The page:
Michelin - The History of Rubber Tyres

Published: 24th February 2009
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In 1829 the use of rubber in manufacturing is born in the Auvergne region of France by the marriage of Edouard Daubree to Elizabeth Pugh Barker. Pugh Barker was the niece of the Scottish chemist Charles Macintosh, the inventor of rubberised waterproof fabric and the eponymous macintosh.

In 1829, armed with this knowledge, Elizabeth introduces rubber into the Auvergne region of France by making, by hand, play balls for children. Edouards invention of a machine which makes rubber balls enables him, with his cousin Aristide Barbier, to open up a factory in 1832 which also makes farm machinery. They quickly start developing rubber tubes, gaskets and valves for use in industrial applications. The company continues to develop over the next 30 years until in 1863 the founders set up a limited company, E. Daubree & Co. which becomes J.G. Bideau & Co. in 1868.

The brothers Edouard and Andre Michelin take control of the company in 1889, the start of the famous Michelin tyre dynasty as Michelin & Co. is born,. or to give it its full French title 'Manufacture Francaise des Pneumatics Michelin'. The brothers are the first to produce the "removable" pneumatic tyre, a major development as the pneumatic tyres available up until this time had to be glued to the wheel rim and took hours to remove. To publicise their new tyre Michelin organise a cycle race between Paris and Clermont Ferrand in 1891. During the race the brothers scatter nails along the route to prove that a flat tyre can now be easily and speedily repaired.

The company now concentrates on the development of pneumatic car tyres and in 1895 Edouard and Andre build and drive 'The Éclair', the first car to run on pneumatic tyres, in the Paris-Bordeaux-Paris race. The famous Michelin Man character is conceived in 1894 after Edouard notes the similarity of a pile of tyres at the entrance to the Michelin stand at the Universal and Colonial exhibition in Lyon to the body and head of a man. Andre takes this idea and commissions the illustrator O'Galop to develop the character and so give birth to the instantly recognisable tyre man. The character is also known a Bibendum after the first poster using his image carried the logo 'nunc est bibendem', a Latin phrase meaning 'it's time to drink' which makes more sense when read with the rest of the words on the poster, which translate as 'That is to say, to your health: The Michelin tyre drinks up obstacles'.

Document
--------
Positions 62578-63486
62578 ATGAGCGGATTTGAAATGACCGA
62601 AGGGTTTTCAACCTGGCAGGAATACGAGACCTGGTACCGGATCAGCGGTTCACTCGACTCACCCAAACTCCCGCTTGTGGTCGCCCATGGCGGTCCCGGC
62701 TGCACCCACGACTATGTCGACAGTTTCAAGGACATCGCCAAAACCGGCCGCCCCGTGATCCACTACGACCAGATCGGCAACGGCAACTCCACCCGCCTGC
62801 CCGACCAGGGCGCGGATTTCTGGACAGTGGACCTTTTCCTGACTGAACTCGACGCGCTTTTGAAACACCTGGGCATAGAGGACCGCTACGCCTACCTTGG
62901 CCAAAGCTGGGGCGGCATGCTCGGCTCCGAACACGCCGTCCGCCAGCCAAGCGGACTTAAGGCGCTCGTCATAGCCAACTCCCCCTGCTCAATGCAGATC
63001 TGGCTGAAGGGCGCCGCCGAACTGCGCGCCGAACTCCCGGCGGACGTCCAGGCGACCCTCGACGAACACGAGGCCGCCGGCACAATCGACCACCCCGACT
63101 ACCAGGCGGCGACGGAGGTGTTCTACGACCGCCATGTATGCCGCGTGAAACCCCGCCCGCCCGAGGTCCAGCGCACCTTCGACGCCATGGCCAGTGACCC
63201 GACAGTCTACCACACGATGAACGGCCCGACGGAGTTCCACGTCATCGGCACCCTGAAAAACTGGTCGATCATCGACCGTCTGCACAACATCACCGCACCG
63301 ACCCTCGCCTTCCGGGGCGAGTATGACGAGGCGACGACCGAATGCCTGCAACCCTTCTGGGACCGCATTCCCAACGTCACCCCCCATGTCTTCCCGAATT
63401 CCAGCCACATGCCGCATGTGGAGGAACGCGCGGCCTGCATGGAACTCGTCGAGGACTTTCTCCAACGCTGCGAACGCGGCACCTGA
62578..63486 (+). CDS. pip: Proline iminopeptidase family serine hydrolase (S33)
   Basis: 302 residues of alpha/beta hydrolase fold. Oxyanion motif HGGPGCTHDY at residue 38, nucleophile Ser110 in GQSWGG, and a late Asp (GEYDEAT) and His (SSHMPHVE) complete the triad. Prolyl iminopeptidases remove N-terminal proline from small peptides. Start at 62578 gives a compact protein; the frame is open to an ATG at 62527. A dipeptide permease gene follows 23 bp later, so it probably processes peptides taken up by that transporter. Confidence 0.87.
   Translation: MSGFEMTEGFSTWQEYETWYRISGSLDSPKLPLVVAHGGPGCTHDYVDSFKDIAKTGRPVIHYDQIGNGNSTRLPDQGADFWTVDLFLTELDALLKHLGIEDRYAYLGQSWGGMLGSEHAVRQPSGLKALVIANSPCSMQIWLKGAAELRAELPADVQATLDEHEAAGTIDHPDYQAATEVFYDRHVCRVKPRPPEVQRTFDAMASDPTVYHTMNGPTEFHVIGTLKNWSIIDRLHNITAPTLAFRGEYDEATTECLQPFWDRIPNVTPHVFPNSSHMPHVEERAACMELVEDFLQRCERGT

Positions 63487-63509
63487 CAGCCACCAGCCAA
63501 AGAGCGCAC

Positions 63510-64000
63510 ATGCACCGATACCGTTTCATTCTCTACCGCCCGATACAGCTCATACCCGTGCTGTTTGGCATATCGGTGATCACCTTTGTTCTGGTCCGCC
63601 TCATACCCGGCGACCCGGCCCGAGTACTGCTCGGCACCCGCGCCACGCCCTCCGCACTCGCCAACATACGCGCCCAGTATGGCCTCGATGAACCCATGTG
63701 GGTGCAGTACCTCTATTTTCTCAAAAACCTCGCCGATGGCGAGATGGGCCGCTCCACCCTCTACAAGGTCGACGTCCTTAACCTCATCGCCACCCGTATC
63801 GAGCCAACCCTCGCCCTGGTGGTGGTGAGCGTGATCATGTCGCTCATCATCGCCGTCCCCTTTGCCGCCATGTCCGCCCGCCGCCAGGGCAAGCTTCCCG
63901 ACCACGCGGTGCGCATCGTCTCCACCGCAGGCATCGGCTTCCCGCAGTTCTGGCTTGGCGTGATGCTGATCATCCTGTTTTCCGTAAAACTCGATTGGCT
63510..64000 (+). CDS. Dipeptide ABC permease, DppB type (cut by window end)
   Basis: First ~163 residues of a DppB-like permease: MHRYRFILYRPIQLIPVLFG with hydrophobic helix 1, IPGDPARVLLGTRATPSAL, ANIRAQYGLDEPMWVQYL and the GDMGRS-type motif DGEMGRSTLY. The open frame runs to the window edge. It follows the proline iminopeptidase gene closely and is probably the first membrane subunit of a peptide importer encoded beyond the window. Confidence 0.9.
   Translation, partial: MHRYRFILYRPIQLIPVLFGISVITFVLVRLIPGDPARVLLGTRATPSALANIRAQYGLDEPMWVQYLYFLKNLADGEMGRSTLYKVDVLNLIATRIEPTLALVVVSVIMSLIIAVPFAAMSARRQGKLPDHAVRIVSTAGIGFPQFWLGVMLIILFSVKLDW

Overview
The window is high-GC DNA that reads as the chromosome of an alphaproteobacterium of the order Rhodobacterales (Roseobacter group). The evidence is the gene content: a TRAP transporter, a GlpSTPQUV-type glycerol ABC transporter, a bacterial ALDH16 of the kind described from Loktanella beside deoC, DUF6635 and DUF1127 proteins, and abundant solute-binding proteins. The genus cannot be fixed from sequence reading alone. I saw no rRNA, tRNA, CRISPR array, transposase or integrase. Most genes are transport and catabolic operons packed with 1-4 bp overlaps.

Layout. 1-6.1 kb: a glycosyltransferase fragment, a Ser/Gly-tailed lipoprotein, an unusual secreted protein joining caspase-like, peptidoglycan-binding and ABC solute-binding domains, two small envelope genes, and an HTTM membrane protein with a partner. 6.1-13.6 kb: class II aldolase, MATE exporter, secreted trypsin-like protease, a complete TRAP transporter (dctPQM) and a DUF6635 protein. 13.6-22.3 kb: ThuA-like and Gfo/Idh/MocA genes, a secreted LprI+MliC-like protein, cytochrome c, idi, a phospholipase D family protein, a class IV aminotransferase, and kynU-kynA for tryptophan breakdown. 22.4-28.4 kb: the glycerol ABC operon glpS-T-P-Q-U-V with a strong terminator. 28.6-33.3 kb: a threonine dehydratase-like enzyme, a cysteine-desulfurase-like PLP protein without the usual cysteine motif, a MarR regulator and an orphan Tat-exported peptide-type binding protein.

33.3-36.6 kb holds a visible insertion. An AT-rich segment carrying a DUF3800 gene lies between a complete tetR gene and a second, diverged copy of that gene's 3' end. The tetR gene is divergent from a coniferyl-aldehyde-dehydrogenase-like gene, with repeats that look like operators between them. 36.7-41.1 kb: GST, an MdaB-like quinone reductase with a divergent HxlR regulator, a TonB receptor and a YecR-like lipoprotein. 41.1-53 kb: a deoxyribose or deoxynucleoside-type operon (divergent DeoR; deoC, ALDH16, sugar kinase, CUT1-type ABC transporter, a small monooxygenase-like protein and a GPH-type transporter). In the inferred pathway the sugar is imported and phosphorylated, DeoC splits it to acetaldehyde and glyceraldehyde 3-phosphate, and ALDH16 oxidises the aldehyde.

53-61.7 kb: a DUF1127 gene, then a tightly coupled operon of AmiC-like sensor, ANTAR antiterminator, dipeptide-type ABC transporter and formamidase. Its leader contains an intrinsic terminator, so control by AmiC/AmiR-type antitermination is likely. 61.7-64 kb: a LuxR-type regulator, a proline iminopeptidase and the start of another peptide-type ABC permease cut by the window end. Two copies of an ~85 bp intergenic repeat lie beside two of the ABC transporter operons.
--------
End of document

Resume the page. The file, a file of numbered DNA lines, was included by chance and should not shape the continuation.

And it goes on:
In 1899, Michelin tyres are used on the first electrically powered car to break the 100km per hour barrier.

The first Michelin red guide to hotels and restaurants appears in 1900 and quickly gains a reputation as a reliable source of reference. Today, the guides cover 17 different locations and are recognised as the best hotel and restaurant guides in the world. The famous Michelin star symbols of recommendation (introduced in 1926) have become the benchmark against which all restaurants are graded and any top chef is adjudged by the number of stars (or not) he has achieved.

In 1905 Michelin invent the 'Michelin Sole' incorporating studs to improve grip, a feature particularly relevant to the sometimes icy conditions found in the mountainous Auvergne region. The Michelin Tyre Company Ltd. is founded in London in 1906. The company now expands outside France for the first time with the opening of a plant in Turin followed by their first plant outside Europe in New Jersey in the United States.

It is 1910 and Michelin distributes 30,000 street name plates around France to tie in with the launch of its first of its now legendary road maps.

Michelins interest in aviation begins in 1908 with the Michelin Grand Prix, setting a challenge to aviators to fly between Paris and Clermont Ferrand. This is achieved for the first time in 1911 by Renaux and Senouque. The company is heavily involved in aviation during the First World War as Michelin builds over 1800 war planes at its main Clermont Ferrand plant. In 1916 the first ever concrete runway, built at Clermont Ferrands Aulnat airport, enables aircraft to take off and land in all weathers for the first time.